HONG KONG (Reuters Breakingviews) - Huawei might starve before it sells its offshore assets. The Chinese telecoms kit maker is under renewed attack from Downing Street to Washington. Founder Ren Zhengfei has mulled divesting intellectual property, but overseas buyers for that, or for handset or network units, are few. Nor will Beijing permit a sale that looks like defeat. Ren’s attempts to evade the Americans’ brawl with Beijing have failed. Despite protestations that it is privately owned, Chinese diplomats have made it clear that Huawei’s commercial interests are inseparable from its government’s diplomatic agenda. And Beijing threatened to punish Great Britain if it gave in to Washington’s push to pull Huawei equipment from UK networks – which it eventually did. A big chunk of Huawei’s business is in the crossfire: the company generated over 40% of its $123 billion in revenue outside of China in 2019. But with its smartphones blocked from Google’s app store, its executives unable to get U.S. visas, and the certainty of sustained American pressure, spinning off overseas assets to preserve value looks increasingly attractive from a financial perspective. Ren himself last year floated the idea of selling the company’s fifth generation telecommunications intellectual property. The United States has no 5G champion per se, but a firm like Cisco, say, could become one by acquiring Huawei’s patents. Westinghouse did something similar with its nuclear power technology in China. U.S. officials shot that idea down, however. Huawei could try to sell its offshore network equipment businesses to Samsung Electronics, but with the Chinese out of the way, customers will welcome the South Korean giant regardless, to prevent an Ericsson-Nokia duopoly. The bigger problem is domestic optics. Any sale might be trumpeted by the White House as a sign that Huawei, and by extension the Chinese government, has lost a round. Beijing can’t have that. This might explain why the company is not offloading its offshore handset business, which is crippled by the embargo on Google tools. Instead it is pushing its own operating system called Harmony, riffing on the Chinese Communist Party’s “Harmonious Society” slogan. That is unlikely to take much share from Android. But even if Ren, a former military man, wanted to surrender, his commanders won’t let him.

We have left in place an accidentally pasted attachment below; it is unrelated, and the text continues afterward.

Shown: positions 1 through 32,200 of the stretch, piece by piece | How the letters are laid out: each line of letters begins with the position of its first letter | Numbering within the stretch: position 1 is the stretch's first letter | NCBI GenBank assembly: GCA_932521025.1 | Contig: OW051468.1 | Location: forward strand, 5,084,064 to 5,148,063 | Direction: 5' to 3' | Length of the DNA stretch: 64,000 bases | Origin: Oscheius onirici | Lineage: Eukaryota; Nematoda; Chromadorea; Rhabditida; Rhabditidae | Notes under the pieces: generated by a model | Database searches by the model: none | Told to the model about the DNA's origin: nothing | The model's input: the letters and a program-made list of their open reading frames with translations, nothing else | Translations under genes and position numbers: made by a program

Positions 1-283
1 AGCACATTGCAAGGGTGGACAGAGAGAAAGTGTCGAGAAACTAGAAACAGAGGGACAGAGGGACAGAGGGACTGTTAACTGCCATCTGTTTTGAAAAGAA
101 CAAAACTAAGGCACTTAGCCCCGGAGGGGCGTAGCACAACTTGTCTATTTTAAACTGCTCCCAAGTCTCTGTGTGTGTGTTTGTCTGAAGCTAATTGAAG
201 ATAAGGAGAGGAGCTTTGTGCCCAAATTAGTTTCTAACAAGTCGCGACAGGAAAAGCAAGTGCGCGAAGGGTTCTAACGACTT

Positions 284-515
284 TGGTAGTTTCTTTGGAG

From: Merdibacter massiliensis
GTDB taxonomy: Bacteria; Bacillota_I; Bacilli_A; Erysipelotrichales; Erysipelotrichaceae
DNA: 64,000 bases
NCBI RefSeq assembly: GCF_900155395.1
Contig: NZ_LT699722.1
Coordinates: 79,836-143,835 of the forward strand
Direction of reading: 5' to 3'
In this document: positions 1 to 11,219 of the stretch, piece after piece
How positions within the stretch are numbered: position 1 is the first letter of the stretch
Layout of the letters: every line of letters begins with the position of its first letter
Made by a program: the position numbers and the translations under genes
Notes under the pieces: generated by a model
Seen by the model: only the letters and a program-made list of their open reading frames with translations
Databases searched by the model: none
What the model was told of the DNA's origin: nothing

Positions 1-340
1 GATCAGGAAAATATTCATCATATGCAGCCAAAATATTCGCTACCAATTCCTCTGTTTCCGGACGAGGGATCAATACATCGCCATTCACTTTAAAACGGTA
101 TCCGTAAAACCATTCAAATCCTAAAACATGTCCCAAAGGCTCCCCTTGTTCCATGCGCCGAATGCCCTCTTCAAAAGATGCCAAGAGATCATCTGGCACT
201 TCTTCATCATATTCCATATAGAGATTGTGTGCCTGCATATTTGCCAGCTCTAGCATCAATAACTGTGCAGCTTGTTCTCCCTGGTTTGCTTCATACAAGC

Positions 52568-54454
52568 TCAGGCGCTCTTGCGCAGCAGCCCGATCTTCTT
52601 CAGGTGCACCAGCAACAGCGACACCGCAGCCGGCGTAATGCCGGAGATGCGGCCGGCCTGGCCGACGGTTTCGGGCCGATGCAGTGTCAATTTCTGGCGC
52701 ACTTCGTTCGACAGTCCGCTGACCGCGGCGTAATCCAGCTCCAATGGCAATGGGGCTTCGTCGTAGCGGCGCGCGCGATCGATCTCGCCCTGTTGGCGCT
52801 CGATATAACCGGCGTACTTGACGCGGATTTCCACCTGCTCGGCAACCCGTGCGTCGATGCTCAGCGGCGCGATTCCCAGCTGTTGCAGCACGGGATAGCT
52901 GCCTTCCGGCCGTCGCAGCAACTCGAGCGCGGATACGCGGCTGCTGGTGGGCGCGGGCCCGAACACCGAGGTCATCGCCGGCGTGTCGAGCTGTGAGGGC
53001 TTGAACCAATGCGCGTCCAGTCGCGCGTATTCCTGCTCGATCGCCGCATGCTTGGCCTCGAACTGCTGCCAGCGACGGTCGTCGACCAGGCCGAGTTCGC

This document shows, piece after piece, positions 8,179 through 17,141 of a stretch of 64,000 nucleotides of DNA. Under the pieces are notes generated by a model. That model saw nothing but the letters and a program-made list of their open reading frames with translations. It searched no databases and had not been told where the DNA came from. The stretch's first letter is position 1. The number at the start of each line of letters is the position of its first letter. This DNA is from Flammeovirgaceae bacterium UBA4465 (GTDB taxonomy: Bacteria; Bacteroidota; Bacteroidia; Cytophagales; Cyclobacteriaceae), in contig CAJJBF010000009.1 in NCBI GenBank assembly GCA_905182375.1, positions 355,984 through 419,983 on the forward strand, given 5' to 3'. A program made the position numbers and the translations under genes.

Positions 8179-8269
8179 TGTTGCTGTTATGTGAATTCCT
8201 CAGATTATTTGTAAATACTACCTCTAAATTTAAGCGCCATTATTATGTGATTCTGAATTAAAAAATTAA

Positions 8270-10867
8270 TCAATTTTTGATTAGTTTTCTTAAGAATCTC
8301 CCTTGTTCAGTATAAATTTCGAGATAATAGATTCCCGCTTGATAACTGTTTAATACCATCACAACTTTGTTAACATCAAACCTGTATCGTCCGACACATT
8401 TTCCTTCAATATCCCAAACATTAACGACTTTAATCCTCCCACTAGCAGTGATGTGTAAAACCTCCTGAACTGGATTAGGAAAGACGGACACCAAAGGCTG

HONG KONG (Reuters Breakingviews) - China has avoided a recession, but debt problems are piling up. Output rose 3.2% year-on-year in the three months to June, following last quarter’s record contraction. Investment still looks tepid, employers are shedding jobs, and retail is anaemic. That means more bad loans. Unfortunately, the country is running low on distressed debt investors.
HONG KONG (Reuters Breakingviews) - China’s latest stock pop mixes the bitter with the sweet. Indexes have spiked to levels not seen since 2015, and leverage is rising, adding to fears of a crash. Weakness in shadow banking and property are pushing speculative funds into shares, but the rally is also underpinned by reforms accelerating a shift into equities.
HONG KONG (Reuters Breakingviews) - On the 23rd anniversary of its return to Beijing’s control, Hong Kong is being reshaped into a less distinct city. Harsh new security laws targeting a long-running protest movement have been secretly drafted and hastily imposed without the local legislature’s involvement. They may quash the disruptive demonstrations that have vexed the business community, but the price of order will be high.
HONG KONG (Reuters Breakingviews) - As the Covid-19 epidemic began to peak in Asia, Piyush Gupta tried to boost morale for his quarantined workforce. The chief executive of Singaporean bank DBS led his management team through a parody version of Gloria Gaynor’s disco breakup anthem “I Will Survive,” in which they sang off-key praises for their new remote working arrangements. “We grew strong,” one managing director howled into a wooden spoon. “We learned how to work from home!”